by Cathy Paper on June 29th, 2016

Coaching is about improving on new tips to reach your goal over an extended period of time.  I love sports and one of the things I like most about summer is helping people learn how to waterski. I'm no expert skier, but I know the basics.

If you start with one or two tips at a time, most people can learn how to waterski in one afternoon.  And that doesn't even mean wearing nose plugs or yanking out an arm.  Start with the basic concepts, knees bent, arms straight, sit like you're in a chair, let the boat pull you up.  That's enough for anyone to think about, especially an 85 pound kid.

So the boat takes off after you say "Hit it! Or Make it happen captain!" and then what happens, you can't remember all the things and the boat starts to pull you up and you yank your arms back and then you're almost up and then you lock your legs and fall backwards or forwards. I swim out and tell you to shake it off and the boat circles around and you give it another go. Arms straight, knees bent, let the boat pull you. And now I add in the mindset, relax, breathe, you got this. And so it goes usually about four tries is all I'll let someone go and then if they haven't gone at least 100 yards on skis then I say let's dry off and give someone else a turn and try again.

It works. It always works. Mastering one tip at a time and following the proven formula always works. It's that easy, yet we always want to add in so many other things. Maybe it's the skis, I can't swim well, I'm too light, I'm too heavy, the driver is bad etc. Sticking with the basic tips will allow for success to come through.

The same is true with launching a book. It's hard work. At RockPaperStar, we've been showing authors how to launch books and market themselves with several strategic tips for more than ten years. If you follow the basic 14 tips each day over a 3 month period it will be easier to launch and sell more than 1000 books.  Why 1000? Because 80% of the published books sell less than that amount.  If I can get you waterskiing, I can get you selling 1000 books if you consider these tips. So, sign up for the free 14 day bestselling book launch tips and you'll be whizzing through book launch waving back at your readers in no time.  Have a great fourth of July!  AND grab those 14 tips HERE for FREE!

by Cathy Paper on March 15th, 2016

If you're wondering why your networking feels so difficult, it may be that you don't have a clearly defined set of rules for how you approach building relationships. This article featured in 43 markets can give you a few ideas to put into action. ​ Published by the American City Business Journals.  It would be great to know what you liked.

by Cathy Paper on January 26th, 2016

Please check out the latest post from the American City Business Journal on LinkedIn.  

by Cathy Paper on January 6th, 2016

Starting a conversation is one of the easiest ways to expand your network. Add value, add your expertise by sharing one or two items of interest that will make you memorable.

One of the most interesting aspects of my work with business owners is to see extremely talented, smart and accomplished leaders hesitate to ask for what they want from their network.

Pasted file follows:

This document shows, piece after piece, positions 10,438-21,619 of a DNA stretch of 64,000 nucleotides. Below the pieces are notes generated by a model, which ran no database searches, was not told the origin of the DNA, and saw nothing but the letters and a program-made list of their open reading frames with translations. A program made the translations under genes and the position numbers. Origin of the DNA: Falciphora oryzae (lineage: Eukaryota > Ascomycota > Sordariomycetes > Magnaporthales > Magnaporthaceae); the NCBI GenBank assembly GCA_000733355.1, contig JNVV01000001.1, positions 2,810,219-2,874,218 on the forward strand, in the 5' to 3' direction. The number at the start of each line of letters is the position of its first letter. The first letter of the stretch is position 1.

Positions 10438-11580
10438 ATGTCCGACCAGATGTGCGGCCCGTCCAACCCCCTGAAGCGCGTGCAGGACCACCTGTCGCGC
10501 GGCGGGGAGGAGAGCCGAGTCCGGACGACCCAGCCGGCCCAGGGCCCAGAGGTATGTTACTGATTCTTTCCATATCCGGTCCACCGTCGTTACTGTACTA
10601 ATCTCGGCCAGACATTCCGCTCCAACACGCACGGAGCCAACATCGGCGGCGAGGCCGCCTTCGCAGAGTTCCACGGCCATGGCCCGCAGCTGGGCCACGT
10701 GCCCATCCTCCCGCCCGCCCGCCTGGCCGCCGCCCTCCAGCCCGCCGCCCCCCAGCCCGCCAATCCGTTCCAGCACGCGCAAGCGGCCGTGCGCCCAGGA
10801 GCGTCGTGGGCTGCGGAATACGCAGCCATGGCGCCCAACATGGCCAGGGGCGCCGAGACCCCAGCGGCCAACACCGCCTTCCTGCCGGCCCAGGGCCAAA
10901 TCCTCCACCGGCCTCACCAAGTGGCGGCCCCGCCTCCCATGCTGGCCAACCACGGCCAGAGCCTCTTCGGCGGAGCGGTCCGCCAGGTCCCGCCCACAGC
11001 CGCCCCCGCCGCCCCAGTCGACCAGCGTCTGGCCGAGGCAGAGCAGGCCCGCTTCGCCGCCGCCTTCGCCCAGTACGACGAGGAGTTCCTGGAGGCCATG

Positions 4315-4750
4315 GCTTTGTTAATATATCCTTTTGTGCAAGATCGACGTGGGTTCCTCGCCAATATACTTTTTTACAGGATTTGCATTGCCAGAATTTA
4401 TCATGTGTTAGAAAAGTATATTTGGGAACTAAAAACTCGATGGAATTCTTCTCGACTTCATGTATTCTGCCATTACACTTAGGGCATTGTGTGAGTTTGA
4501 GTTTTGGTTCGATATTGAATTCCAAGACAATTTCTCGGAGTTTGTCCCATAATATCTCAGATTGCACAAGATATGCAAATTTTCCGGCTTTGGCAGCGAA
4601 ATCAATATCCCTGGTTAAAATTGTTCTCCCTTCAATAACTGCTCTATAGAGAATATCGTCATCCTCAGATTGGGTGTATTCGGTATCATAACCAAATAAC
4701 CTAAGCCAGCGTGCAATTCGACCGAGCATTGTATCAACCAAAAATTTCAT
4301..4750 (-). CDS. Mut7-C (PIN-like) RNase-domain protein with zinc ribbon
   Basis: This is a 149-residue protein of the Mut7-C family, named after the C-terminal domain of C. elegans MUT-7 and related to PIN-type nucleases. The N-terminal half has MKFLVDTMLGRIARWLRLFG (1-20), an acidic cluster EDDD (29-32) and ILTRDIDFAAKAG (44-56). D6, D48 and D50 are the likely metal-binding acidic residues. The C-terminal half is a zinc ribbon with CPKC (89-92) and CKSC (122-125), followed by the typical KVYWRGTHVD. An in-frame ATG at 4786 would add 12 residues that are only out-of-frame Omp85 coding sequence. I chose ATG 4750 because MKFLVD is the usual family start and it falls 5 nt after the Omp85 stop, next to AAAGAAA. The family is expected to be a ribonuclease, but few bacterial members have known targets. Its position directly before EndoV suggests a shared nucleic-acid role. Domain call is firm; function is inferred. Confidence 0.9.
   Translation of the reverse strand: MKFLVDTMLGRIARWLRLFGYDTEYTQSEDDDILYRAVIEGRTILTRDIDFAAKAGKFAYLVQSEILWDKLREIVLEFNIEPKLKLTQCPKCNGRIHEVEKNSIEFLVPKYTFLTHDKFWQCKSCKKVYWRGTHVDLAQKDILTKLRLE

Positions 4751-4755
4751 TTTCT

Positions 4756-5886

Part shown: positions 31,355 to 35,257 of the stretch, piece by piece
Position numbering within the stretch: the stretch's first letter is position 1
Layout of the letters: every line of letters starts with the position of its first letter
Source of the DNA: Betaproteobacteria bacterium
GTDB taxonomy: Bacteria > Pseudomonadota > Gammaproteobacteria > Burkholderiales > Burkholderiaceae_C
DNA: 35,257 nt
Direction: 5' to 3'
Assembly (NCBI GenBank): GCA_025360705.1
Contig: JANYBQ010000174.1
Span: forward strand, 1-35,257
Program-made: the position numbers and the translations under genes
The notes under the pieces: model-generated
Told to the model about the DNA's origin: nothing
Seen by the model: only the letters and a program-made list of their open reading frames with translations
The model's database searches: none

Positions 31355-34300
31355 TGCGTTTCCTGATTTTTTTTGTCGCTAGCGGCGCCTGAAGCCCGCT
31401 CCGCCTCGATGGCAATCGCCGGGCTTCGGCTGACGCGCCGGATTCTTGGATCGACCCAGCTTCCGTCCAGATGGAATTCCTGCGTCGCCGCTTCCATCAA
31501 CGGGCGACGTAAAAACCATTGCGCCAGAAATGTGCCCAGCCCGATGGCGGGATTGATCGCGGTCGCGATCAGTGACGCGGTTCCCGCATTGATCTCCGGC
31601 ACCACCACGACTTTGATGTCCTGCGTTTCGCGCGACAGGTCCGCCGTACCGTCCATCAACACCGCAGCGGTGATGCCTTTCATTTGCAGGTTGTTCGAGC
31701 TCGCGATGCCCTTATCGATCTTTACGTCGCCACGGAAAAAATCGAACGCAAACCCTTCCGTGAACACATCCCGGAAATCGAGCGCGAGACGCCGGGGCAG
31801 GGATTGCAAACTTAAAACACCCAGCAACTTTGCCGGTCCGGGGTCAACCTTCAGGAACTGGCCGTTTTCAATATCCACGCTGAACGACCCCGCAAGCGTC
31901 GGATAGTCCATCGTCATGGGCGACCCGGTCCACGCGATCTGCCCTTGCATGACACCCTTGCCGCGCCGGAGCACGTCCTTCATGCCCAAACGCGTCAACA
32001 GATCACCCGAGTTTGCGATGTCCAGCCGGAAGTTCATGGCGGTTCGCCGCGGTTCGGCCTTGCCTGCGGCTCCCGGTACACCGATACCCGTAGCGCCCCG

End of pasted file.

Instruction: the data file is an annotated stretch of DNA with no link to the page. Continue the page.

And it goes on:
And I use the term "network" loosely, as it could be people they've worked with for years or people they just met yesterday.
Yes, it's human nature to be cautious and to consider carefully what you are asking for. You do not want to overstep your bounds.
Do you avoid asking because it feels too salesy? Or are you not sure how to ask?
I know I personally used to hesitate from asking, but I now only pause, since I have figured out how to ask by sharing my expertise — which I know will help other people reach their goals.

Here are five ways to reach out:
1. Make a specific request
Many people I work with want to do more speaking. Ask people in your network if they are on the boards of associations or organizations and might need a speaker. Tell them what you are doing and that you have the experience to be able to give a great speech or that you've spoken to a Rotary already and you want to do more speaking in 2016. If one person in your network introduces you to one person, then you have expanded your network.

2. Ask for an introduction
This sounds so basic, but we don't do it. And I don't care for the LinkedIn introduction feature. I prefer to ask my network directly by phone or email if they will connect me to a person that I know they know. I tell them what I am looking for and I ask them to introduce me. I always give them the opportunity to say no, but almost every time they say, of course I will connect you. This is using your voice to reach more people.

3. Ask for exposure to their networks
Many people work in organizations or associations where they post weekly or monthly blogs. Ask to be a guest author and post your content in a newsletter that goes out to your target audience. People read emails from their associations, but may not read an email from an unknown person. By posting a blog you are stepping out and saying what you stand for and can share your expertise. Again, a great way to increase your visibility.

4. Ask for a new client